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UPDATED: July 23, 2014 NO. 14 APRIL 3, 2014
Widening the Band
Two-way fluctuations of the renminbi exchange rate will become quite common in the future
By Lan Xinzhen

The PBC explained that it's the supply and demand of foreign exchanges that decides changes in the renminbi exchange rate. Since the ratio of the current account surplus against the GDP fell to 2.1 percent in 2013, many felt the renminbi had lost the fuel for appreciation. Meanwhile, because financial risks are kept under control and foreign exchange reserve is sufficient, there are no grounds for a sharp depreciation.

Hence, as the marketization keeps progressing, two-way fluctuations of the renminbi will become normal in the future just like other major currencies around the globe. Yet, the central bank is prepared to make some necessary adjustments if things go off the track.

According to an analysis report released by JP Morgan, the band widening itself will have little impact on the economy, and the possible consequence could be used to stabilize the growth. The weak economic data imply that it is unlikely that renminbi appreciation and capital inflows will be seen after the band widening. If that happens, renminbi depreciation could support exports, and capital outflow will drain domestic liquidity and open the window for reserve requirement ratio cuts by the PBC.

"We do not think the renminbi is shifting toward a depreciation trend. In the near term, we expect the renminbi to remain stable," said the report.

Although the band widening may increase the possibility of depreciation for the moment, in the long run, the renminbi will go through a cycle of small appreciations.

Boosting exports

These days, all major currencies employ a floating exchange rate system, which propels exporters to face up to fluctuations in the exchange rate of domestic currency against foreign currencies. It's safe to say that the renminbi exchange rate is more stable in comparison with that of the developed world and other emerging economies. The United States, Europe and Japan adhere to a free floating regime, while other countries that practice a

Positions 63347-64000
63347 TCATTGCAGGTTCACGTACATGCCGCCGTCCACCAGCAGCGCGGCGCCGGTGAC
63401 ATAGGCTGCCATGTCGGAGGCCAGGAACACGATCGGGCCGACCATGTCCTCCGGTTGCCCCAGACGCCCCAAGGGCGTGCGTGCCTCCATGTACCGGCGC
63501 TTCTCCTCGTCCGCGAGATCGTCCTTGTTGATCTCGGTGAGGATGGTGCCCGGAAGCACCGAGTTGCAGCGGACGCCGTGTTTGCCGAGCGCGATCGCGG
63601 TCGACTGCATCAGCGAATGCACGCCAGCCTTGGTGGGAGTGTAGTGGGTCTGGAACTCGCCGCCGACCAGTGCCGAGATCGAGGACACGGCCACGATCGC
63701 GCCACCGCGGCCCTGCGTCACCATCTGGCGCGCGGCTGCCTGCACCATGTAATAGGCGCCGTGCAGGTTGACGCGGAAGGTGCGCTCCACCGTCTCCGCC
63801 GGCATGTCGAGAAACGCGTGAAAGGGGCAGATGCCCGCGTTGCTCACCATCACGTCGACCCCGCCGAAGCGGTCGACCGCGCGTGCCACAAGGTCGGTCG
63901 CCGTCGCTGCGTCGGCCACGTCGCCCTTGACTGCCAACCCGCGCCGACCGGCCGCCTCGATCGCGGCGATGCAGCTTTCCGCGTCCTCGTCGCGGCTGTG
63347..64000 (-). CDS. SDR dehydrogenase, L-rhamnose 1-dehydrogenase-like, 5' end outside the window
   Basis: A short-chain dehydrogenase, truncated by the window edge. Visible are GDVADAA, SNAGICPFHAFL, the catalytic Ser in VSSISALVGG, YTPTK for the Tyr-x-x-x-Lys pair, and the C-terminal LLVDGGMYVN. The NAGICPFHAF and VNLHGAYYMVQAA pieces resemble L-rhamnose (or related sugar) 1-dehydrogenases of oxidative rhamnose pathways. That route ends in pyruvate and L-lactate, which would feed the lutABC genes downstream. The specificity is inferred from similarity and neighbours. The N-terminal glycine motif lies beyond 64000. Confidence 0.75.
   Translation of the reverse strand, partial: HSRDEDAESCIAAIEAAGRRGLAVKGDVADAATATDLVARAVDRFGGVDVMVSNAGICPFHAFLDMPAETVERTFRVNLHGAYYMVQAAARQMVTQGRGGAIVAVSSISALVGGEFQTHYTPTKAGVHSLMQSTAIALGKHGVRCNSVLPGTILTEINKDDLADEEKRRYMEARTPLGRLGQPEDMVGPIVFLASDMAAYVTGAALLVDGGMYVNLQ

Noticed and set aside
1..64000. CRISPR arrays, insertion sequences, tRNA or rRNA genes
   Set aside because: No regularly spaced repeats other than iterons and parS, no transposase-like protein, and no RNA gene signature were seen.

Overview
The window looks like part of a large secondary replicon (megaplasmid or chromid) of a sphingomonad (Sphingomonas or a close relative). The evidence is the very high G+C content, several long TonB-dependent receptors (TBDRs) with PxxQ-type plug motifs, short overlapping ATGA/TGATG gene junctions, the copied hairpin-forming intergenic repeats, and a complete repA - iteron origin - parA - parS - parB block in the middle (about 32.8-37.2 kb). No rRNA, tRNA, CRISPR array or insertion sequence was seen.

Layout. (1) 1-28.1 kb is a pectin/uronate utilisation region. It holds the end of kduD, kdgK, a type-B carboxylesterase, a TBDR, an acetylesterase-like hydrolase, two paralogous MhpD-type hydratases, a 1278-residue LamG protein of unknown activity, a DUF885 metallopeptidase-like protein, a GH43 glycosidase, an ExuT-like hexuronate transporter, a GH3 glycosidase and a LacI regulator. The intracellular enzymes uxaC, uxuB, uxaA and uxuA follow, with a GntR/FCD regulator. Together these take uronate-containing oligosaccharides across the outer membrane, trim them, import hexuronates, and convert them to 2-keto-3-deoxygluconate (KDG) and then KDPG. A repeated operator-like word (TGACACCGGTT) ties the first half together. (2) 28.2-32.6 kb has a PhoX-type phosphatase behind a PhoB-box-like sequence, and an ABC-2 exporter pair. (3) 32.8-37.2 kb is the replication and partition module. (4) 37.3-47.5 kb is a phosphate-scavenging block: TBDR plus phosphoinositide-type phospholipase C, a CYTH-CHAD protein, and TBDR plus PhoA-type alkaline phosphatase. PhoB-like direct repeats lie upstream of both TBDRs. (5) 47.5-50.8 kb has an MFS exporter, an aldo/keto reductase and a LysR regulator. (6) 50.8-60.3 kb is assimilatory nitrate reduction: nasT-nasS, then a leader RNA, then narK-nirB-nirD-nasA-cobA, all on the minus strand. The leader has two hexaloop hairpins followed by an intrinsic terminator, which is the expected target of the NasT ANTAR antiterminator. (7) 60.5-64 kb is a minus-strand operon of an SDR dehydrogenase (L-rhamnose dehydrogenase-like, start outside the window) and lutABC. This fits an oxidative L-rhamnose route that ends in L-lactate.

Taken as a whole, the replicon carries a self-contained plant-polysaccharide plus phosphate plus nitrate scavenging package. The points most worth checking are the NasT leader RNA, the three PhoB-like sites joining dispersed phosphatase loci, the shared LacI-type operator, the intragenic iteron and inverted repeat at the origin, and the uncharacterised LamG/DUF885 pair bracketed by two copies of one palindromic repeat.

managed one see that their exchange rates are far more volatile than the renminbi.

Since the exchange rate reform in 2005, Chinese exporters have become increasingly accommodated to exchange rate fluctuations. The band widening, by and large, will urge enterprises and individuals to value exchange rate as an important factor affecting and facilitating resource allocation, as well as intensifying the resilience of the macro-economy.

The change from unilateral appreciation to two-way fluctuations will please exporters and stimulate importers to actively deal with uncertainties.

China has set its foreign trade growth target at 7.5 percent for this year, lower than the 8-percent goal of 2013. Despite that, challenges still exist. According to statistics from the General Administration of Customs of China, the country's exports totaled $114.1 billion in February, down 18.1 percent year on year, marking a record low since September 2009. That's because international purchasing power has not yet completely recovered from the global financial crisis and the renminbi appreciation in the past has squeezed many Chinese export-oriented companies out of business.

An analysis report from Shanghai-based Shenyin & Wanguo Securities, a leading brokerage company, says the inflow of hot money, to some extent, would be restrained. Since hot money always aims to exploit the margins between exchange rates and interest rates, the band widening will force speculators to take volatility into account and possibly withdraw from the Chinese market. When the renminbi exchange rate is heading toward stability or alternating between depreciation and appreciation, export companies will be unburdened of their pressures.

However, the widening will make it more difficult for export companies to decide when to settle accounts. Instead of making decisions based on the assumption of a rising yuan and a devaluing U.S. dollar, enterprises now have to consider the timing of settlement and hedging. Otherwise, the profits that have already come into their hands may be diminished.

The PBC believes the adjustment was not enough to shock enterprises and financial institutions, and would help them strengthen the awareness of mitigating risks with hedging tools.

Email us at: lanxinzhen@bjreview.com

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